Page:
Judge Michael Keasler, however, joined by Judges Barbara Hervey, Bert Richardson and Scott Walker, said he would have stopped the execution, noting that his court has recently been admonished by the high court for unsuccessfully implementing another one of its rulings in the death penalty case of Bobby Moore.
“In light of this Court’s recent earnest, but ultimately unsuccessful, attempts to implement new Supreme Court precedent in death-penalty cases, and especially in light of the horrible stain this Court’s reputation would suffer if King’s claims of innocence are one day vindicated... I think we ought to take our time and decide this issue unhurriedly,” Keasler wrote.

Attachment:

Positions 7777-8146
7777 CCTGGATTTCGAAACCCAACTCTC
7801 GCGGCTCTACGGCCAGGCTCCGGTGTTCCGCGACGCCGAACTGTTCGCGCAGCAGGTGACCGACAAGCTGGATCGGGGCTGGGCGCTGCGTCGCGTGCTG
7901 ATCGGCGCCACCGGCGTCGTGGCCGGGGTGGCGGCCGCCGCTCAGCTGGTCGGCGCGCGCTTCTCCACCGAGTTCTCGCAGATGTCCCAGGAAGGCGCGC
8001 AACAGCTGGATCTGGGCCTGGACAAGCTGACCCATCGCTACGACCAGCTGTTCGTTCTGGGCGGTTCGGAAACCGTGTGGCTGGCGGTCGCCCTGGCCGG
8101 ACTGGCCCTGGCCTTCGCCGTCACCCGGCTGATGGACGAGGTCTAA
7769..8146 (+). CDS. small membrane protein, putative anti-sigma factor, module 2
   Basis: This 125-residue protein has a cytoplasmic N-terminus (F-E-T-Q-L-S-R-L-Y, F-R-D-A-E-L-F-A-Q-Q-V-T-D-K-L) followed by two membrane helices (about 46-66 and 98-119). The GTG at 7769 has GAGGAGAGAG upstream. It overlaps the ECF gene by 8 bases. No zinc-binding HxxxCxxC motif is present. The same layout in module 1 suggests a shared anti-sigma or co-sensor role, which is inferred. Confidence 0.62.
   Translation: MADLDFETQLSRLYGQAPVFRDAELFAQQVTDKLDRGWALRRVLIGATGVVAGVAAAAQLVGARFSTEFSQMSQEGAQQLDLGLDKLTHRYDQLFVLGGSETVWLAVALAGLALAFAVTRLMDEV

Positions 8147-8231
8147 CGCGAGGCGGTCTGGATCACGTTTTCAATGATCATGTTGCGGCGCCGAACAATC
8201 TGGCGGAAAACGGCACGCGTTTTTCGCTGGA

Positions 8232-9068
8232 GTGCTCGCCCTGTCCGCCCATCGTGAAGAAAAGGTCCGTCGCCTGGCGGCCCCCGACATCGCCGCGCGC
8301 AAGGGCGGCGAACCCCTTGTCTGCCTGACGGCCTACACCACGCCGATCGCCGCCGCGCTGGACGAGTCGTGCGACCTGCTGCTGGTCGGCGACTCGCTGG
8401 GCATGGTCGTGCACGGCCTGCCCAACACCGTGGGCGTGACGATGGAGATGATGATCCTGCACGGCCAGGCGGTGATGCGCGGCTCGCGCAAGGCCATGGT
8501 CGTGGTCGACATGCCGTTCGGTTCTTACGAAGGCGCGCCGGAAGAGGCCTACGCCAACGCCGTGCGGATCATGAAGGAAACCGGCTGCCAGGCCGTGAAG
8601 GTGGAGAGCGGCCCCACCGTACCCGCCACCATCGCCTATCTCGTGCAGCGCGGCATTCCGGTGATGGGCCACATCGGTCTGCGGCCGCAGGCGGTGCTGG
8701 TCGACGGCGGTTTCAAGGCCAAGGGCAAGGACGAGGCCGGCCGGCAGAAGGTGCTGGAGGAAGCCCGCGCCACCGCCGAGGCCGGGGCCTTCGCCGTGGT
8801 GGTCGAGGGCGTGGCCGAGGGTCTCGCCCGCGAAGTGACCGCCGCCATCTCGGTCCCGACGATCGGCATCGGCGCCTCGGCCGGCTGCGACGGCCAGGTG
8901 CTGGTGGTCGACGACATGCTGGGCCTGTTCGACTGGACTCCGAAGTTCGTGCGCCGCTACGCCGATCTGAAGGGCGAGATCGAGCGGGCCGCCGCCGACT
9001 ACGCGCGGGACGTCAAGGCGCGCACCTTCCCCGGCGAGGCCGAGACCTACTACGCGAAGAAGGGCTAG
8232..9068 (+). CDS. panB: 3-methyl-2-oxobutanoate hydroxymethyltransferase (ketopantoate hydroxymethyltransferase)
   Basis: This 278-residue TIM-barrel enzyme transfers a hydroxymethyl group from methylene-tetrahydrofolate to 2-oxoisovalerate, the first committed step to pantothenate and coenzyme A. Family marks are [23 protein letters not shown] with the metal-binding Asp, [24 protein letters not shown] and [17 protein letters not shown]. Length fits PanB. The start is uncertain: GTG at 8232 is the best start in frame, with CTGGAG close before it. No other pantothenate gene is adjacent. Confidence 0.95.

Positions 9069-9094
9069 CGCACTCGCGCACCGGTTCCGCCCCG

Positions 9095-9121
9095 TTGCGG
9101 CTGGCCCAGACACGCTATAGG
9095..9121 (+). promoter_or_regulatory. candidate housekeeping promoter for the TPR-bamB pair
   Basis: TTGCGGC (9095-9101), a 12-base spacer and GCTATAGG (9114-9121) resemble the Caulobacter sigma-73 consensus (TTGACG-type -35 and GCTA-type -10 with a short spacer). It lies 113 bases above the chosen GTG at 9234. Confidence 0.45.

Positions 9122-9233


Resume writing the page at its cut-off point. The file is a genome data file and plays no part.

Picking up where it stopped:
King’s lawyer, Ellis, also raised the McCoy case in an appeal shortly before another Texas execution this year, but the courts decided against Billie Coble and he was executed in February. Ellis said Monday that the questions raised from the narrow Texas ruling in King's case could indicate the Supreme Court will step in to clarify its earlier decision.
If the Supreme Court does not stop King’s execution, Harris said his death will bring her some closure, but she will still have to be involved in Berry’s case as he becomes eligible for parole in 2038. And though some hate crime laws were passed in Byrd’s name after his murder, she still dedicates herself to fight against racism in the country in her brother’s name.
“As long as there’s still hate in America, we still have a job to do,” said Harris, who serves as the president of The Byrd Foundation for Racial Healing.